Top News
Nick Castellanos rips Tigers' Comerica Park: 'This park is a joke'  ||   'Off the face of the earth': Trump says U.S. could win Afghanistan war in a week  ||   Chandrayaan-2 will dig deep for water on moon  ||   Don't treat road deaths as numbers, kin of victims  ||   Sivan showed the way when GSLV MkIII snag downed Isro morale  ||   Royal Caribbean, MSC Cruises cancel port stops in Puerto Rico ahead of planned protests  ||   After World Cup, Chandrayaan-2 catches India's attention  ||   Their pet chihuahua was stolen by a seagull, owners say. Is that even possible?  ||   'I’m gonna die in my boots': Beth Chapman's first posthumous TV appearance set for fall  ||   Australian swimmer Mack Horton refuses to share podium with Chinese rival he called 'drug cheat'  ||   Missing for more than 50 years, wreckage of submarine is finally found  ||   33 joint secretaries appointed by Union government, only 7 from IAS  ||   'Fully committed to transparency': Govt rebuts opposition charge on RTI Amendment Bill  ||   ESPN's Dan Le Batard skips radio show in wake of President Trump rant, company violation  ||   170 dead, 1.07 crore affected in Assam, Bihar floods  ||   NIA seeks time to decide on supply of untruncated chargesheet to 2008 Malegaon blast case accused  ||   Heat wave ends in the East with a bang. Now it's the West's turn to bake.  ||   Imran Khan holds talks with Donald Trump at White House  ||   Dem strategist: Trump tweets against the 'Squad' are 'warm-up strategy' for Kamala Harris  ||   War or peace talks with Iran? Trump says he will wait to see how things unfold  ||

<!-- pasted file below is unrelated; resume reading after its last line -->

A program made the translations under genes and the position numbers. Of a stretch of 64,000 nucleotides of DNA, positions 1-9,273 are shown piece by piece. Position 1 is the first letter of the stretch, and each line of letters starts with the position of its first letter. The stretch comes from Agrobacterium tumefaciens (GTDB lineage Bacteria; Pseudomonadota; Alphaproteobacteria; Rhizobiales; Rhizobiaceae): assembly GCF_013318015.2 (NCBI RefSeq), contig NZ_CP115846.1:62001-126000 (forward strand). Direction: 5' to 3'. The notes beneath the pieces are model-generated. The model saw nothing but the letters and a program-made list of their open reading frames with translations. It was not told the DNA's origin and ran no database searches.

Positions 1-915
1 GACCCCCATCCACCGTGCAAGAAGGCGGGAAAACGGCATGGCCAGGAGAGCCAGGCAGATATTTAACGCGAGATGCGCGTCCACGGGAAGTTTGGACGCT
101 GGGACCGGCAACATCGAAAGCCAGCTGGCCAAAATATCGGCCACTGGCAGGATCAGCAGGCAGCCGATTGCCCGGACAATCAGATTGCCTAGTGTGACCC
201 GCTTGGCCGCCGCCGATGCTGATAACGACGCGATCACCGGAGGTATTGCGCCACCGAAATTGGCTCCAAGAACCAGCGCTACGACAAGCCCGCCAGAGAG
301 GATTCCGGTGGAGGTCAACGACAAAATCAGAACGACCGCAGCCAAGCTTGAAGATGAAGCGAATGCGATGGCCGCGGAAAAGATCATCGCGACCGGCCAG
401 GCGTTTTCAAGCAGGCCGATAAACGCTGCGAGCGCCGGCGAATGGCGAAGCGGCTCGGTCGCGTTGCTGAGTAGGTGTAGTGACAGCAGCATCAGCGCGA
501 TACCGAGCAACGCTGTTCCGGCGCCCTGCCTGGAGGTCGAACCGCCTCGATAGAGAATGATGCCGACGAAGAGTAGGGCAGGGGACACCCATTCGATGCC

House panel OK's 12 subpoenas for Trump associates, including Kushner, National Enquirer executives  1 Week ago

Source:   USA Today  

WASHINGTON – A House panel approved subpoenas for a dozen aides and associates of President Donald Trump on Thursday, seeking information about everything from Russian interference to hush-money payments Trump made in the months leading up to the 2016 election. 

The House Judiciary Committee voted 21-12 to authorize subpoenas to Trump's son-in-law, Jared Kushner; former chief of staff John Kelly; and David Pecker, the CEO of the company that owned the National Enquirer. Lawmakers are seeking information about what they described as possible corruption and obstruction by Trump and his administration. 

“We will not rest until we obtain their testimony and documents,” said Judiciary Chairman Jerry Nadler, D-N.Y.

The top Republican on the panel, Rep. Doug Collins of Georgia, called the “subpoena binge” haphazard and premature.

“This is another trip down an empty road,” Collins said.

Previous efforts by the panel to subpoena information from the Trump administration have met with stiff resistance and produced little new information. 

Trump has called the continued investigation by House Democrats, after the conclusion of special counsel Robert Mueller’s inquiry, presidential harassment and a partisan witch hunt.